Discoveries

Discoveries #19 - Visual Helpers

Colors and images are the visual meat on the boil of any web solution. If you don’t convince the visitor’s eye, they will quickly leave and if users have to work with a visually poor solution, they will be too dissatisfied, no matter how well the algorithms work.

Below are a few JavaScript libraries that help to create appealing interfaces.

  • Color Thief
  • Vibrant Colors
  • Color.js
  • TinyColor
  • Qix color
  • Alpha Paintlet
  • DOM to Image
  • imagesLoaded
  • Graphery SVG
  • Flickity

Color Thief

by Lokesh Dhakar 
https://lokeshdhakar.com/projects/color-thief/

Lokesh has developed a JS library which extracts a color palette from any given image. Very useful to adjust the colors of a page for example to the hero image. It works in the client as well as in Node.JS applications.

Color Thief

Vibrant Colors

by Corbin Crutchley et al 
https://github.com/Vibrant-Colors/node-vibrant

Corbin Crutchley is one of the maintainer of the library Color Vibrant, which extracts the colors from a given image as Color Thief does, but with many more features. It classifies the colors in the extracted palette for using as common shortcuts, it has a WebWorker for avoiding freezing the UI thread and it has converting methods into several color spaces. Stunning work … see the Pen from Konstantin Polunin.

Vibrant Colors

Color.js - Let's get serious about color

by Lea Verou & Chris Lilley 
https://colorjs.io/

As Lea Verou says in her blog post on releasing Color.js, there was a lack of color libraries that did the things she (and many others) needed on working with colors. So she teamed up with Chris Lilley, the father of SVG, to create a JS library that covers pretty much everything regarding color coding. I bet Color.js will become a new standard lib for all of us.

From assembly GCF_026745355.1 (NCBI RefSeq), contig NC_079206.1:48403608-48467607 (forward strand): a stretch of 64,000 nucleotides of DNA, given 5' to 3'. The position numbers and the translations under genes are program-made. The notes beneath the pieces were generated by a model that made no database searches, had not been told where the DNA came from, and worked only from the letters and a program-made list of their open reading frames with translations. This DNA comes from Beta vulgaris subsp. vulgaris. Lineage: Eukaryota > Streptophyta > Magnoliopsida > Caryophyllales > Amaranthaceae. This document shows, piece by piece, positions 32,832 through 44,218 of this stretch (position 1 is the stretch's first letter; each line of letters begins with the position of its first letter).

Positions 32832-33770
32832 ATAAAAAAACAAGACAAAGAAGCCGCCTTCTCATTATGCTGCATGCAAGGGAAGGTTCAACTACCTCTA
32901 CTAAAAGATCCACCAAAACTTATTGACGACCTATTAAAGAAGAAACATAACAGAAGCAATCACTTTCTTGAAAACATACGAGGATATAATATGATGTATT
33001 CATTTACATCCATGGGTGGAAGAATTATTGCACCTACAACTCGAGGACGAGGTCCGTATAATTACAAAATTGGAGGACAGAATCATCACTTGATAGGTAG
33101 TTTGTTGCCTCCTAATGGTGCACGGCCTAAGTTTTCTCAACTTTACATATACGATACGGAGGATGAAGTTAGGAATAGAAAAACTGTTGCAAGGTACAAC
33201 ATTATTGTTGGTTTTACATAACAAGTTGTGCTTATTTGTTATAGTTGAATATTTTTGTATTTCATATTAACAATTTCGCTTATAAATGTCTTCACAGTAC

Color.js - Let's get serious about color

TinyColor

by Brian Grinstead 
https://github.com/bgrins/TinyColor

Brian’s ambitions were certainly not the same as Lea Verou’s, but with TinyColors he has started something, that can be quite helpful on a smaller scale in converting from one color space to another.

TinyColor

Qix color

by Josh Junon 
https://github.com/Qix-/color

Josh Junon, or ‘Qix’ on Github, provides us a lib with only 496 lines and 10.9 KB, for immutable color conversion and manipulation with support for CSS color strings. For in between…

Qix color

Alpha Paintlet

by Dave Rupert 
https://daverupert.com/2021/10/alpha-paintlet/

The Web API CSS.paintWorklet (see MDN) is an experimental feature in Chromium browsers for extending CSS with JavaScript by writing Worklets. Dave shows us how to do this with his ‘Alpha Paintlet’, which manipulates the alpha channel.

Alpha Paintlet

DOM to Image

by Anatolii Saienko 
https://github.com/tsayen/dom-to-image

Ever wanted to store an arbitary DOM node as an image? With Anatolii’s solution a breeze. Just load the library and call domtoimage.toPng(node). It supports PNG, JPEG and SVG.

DOM to Image

imagesLoaded

by David DeSandro 
https://imagesloaded.desandro.com/

Sometimes it is important to know when an image was loaded on a website, for example to follow up with further actions. David has a Vanilla script and jQuery solution for this problem and it works with background images too. An important helper … well done.

imagesLoaded

Graphery SVG

by -unknown- 
https://www.graphery.org/svg/

Writing an SVG is not really an amusement. If you are more familiar with JS, you can use Vanilla JS with lots of createElement and setAttribut or the wrapper solution from Graphery, which is chainable and very well documented.

Graphery SVG

Flickity

by Evan S 
https://codepen.io/Skoulix/pen/BRJRPd

Last but not least, a very cool hero image solution from Evan. It uses the parallax effect for sliding hero images in the background. Very cool.

Flickity

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